Three ingredients and 15 minutes are all you need to make the freshest tasting whipped cream that is a dreamy topping for so many desserts.
Homemade whipped cream adds an irresistible finishing touch to a variety of desserts, from pies and ice cream sundaes to hot chocolate and fresh strawberries. The following tips ensure a light, pillowy mixture that holds its shape and is sweetened to your level of perfection.
Start with cold everything
Using chilled cream allows the fat globules to emulsify faster and stay that way longer.
A cold bowl and beaters will keep the cream cold, further helping it to thicken and increase in volume. Pro tip: Place the mixing bowl and beaters in the freezer for 5 to 10 minutes before starting.
What type of cream is best for whipped cream?
In order for the cream to whip properly, you need cream that has at least 30% fat. Heavy cream typically contains 36 to 40% fat and will make the thickest, most voluminous whipped cream that will hold its volume the longest.
Light cream, on the other hand, contains 18 to 20% fat, so it won’t whip up as thick and won’t maintain its volume as well over time. With 10½ to 12% fat, half and half is lower in fat yet.
What type of sugar is best for whipped cream?
Confectioners’ sugar is my preferred sugar for its lightness and because it seamlessly incorporates with no grittiness. Plus, the cornstarch in confectioner’s sugar provides an element of stabilization to the whipped cream and minimizes any “weeping” as the whipped cream sits. (This simply refers to liquid that separates from the cream and doesn’t mean the whipped cream is bad.)
Fun fact: Whipped cream that uses confectioners sugar is also called “Chantilly cream.”
Caster sugar (which is also known as castor sugar, superfine sugar, or baker’s sugar) works similarly well, although many people may be less likely to have this on hand. Granulated sugar may be used, but it’s slower to incorporate and there can be a trace of grittiness.
Vanilla extract is a simple addition that takes the whipped cream to a higher level.
Is it better to use a whisk or stand mixer?
The whipped cream recipe can be made by hand with a whisk, but it will take a long time and your arm may tire before the job is done! I recommend going by look rather than time, but you can definitely get the job done in five minutes or less when using a stand mixer.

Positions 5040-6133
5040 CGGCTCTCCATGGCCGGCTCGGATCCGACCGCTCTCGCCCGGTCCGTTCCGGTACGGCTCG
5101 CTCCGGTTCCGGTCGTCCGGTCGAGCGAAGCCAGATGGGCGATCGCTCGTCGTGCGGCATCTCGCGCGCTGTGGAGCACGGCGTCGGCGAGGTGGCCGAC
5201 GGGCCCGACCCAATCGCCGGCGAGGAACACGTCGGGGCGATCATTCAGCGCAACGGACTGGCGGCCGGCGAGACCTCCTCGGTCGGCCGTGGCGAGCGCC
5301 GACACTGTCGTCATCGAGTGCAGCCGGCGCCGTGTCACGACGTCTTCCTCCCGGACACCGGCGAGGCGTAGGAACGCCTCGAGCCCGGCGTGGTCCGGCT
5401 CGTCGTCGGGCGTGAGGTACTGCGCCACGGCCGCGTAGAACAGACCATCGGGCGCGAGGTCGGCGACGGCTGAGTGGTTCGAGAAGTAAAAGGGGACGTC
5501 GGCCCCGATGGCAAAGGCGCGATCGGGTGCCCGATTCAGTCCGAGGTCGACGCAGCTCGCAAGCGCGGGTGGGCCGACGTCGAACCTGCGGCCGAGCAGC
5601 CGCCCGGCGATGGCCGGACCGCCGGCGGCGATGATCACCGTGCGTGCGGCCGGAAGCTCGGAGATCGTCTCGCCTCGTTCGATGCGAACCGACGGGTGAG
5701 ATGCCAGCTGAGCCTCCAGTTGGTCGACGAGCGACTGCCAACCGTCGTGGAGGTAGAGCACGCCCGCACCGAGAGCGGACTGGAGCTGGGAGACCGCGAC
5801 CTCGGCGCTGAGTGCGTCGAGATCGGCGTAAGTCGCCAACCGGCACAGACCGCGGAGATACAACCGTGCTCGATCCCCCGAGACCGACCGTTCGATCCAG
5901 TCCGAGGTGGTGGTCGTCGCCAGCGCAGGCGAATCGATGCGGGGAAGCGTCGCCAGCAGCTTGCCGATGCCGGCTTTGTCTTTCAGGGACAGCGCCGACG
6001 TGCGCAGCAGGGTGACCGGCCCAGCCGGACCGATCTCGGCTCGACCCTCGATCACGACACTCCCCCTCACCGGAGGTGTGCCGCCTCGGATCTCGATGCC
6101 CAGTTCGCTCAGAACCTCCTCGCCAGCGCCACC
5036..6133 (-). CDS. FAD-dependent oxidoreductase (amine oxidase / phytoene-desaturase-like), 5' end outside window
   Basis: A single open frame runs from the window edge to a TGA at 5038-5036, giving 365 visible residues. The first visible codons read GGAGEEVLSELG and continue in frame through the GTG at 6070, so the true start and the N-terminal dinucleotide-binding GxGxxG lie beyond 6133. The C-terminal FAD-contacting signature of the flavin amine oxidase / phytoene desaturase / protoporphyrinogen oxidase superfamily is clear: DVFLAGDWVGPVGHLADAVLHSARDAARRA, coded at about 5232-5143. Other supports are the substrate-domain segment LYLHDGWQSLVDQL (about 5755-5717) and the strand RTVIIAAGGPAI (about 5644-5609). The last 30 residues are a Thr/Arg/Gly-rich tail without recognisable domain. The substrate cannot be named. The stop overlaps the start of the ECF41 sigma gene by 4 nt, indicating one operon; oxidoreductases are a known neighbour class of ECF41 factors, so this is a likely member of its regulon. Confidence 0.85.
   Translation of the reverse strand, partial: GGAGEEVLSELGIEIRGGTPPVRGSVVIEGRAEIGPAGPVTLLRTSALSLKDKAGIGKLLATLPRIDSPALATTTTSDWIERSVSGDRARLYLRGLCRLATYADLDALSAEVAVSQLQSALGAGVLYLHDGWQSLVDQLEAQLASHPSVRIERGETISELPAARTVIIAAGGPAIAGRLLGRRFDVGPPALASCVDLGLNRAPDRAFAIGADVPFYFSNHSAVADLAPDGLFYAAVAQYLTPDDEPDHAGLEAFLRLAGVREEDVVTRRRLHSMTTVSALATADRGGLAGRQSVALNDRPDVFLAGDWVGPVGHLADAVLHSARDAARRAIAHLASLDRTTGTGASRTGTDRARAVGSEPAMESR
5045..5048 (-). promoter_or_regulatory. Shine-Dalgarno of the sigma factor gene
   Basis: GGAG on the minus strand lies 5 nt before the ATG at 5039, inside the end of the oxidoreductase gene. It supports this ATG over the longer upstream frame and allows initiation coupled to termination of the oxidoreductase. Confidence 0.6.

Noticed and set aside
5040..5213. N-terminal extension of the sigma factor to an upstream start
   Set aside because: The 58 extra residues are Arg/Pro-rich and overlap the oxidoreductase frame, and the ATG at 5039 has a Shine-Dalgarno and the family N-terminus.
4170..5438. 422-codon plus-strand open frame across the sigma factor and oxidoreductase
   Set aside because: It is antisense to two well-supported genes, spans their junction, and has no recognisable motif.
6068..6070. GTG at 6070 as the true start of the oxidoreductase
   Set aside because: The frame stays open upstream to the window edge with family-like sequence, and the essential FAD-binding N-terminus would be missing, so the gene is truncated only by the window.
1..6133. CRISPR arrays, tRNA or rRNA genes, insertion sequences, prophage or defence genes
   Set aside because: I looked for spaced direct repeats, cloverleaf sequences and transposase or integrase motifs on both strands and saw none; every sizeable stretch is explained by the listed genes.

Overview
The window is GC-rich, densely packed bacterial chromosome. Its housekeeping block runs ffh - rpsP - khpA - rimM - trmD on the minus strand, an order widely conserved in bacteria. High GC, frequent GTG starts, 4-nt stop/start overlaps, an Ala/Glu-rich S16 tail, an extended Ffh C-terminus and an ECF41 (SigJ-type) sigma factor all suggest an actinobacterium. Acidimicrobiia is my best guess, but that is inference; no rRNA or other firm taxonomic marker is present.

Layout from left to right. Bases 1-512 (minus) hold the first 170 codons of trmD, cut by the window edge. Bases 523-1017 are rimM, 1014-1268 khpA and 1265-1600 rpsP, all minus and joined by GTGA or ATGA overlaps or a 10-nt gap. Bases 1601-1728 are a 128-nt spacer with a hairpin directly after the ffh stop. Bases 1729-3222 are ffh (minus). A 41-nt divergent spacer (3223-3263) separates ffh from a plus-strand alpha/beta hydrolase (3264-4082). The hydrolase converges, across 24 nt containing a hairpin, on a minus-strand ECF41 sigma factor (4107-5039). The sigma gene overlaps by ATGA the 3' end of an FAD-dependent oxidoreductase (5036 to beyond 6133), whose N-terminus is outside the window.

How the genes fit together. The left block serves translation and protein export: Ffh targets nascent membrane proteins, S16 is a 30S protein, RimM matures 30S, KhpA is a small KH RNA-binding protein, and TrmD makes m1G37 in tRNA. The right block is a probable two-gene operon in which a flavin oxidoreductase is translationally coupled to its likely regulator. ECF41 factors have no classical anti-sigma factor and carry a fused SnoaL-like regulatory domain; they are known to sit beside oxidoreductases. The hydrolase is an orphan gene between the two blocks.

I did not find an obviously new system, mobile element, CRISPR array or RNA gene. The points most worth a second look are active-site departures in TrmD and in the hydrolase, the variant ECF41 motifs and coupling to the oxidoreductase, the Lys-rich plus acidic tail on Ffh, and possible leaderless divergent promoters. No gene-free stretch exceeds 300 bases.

What type of bowl is best for whipping cream?
A stainless steel bowl is best because it will chill readily. It will also better keep the ingredients cold during the whipping process compared to plastic, glass, or ceramic. Glass would be a second choice.
Copper, though excellent for whipping egg whites, is not recommended for whipped cream. Interestingly, the same chemical reaction that encourages volume when whipping egg whites hampers the process with cream.
When do you add the sugar?
Many recipes call for adding the sugar once soft peaks have formed and then adding the vanilla at the end. I like to sprinkle the sugar over the cream right at the beginning (I add the vanilla then too), because I think it ensures the most even distribution of these ingredients and does not impede the peaks from developing.
Can you salvage overwhipped cream?
Over-whipped cream is on its way to becoming butter—if you keep beating, the fat and liquid will separate, forming butter and buttermilk—but it can usually be salvaged with an easy trick: With the mixer running on low speed, slowly drizzle cold, unwhipped heavy cream into the mixing bowl. Continue to add cream until the broken whipped cream becomes fluffy again.
How much whipped cream will this make?
Heavy cream will roughly double when whipped, so 1 cup of heavy cream will yield approximately 2 cups of whipped cream. You may cut the recipe in half or double it as desired.
How long will freshly whipped cream last?
If the cream is fresh, whipped cream will keep up to 4 days in the refrigerator. You may notice a very small amount of liquid separation at the bottom of the bowl, which is normal. You may pour this liquid off, although I gently fold it into the portion I am about to use because adds a smooth creaminess to the leftovers.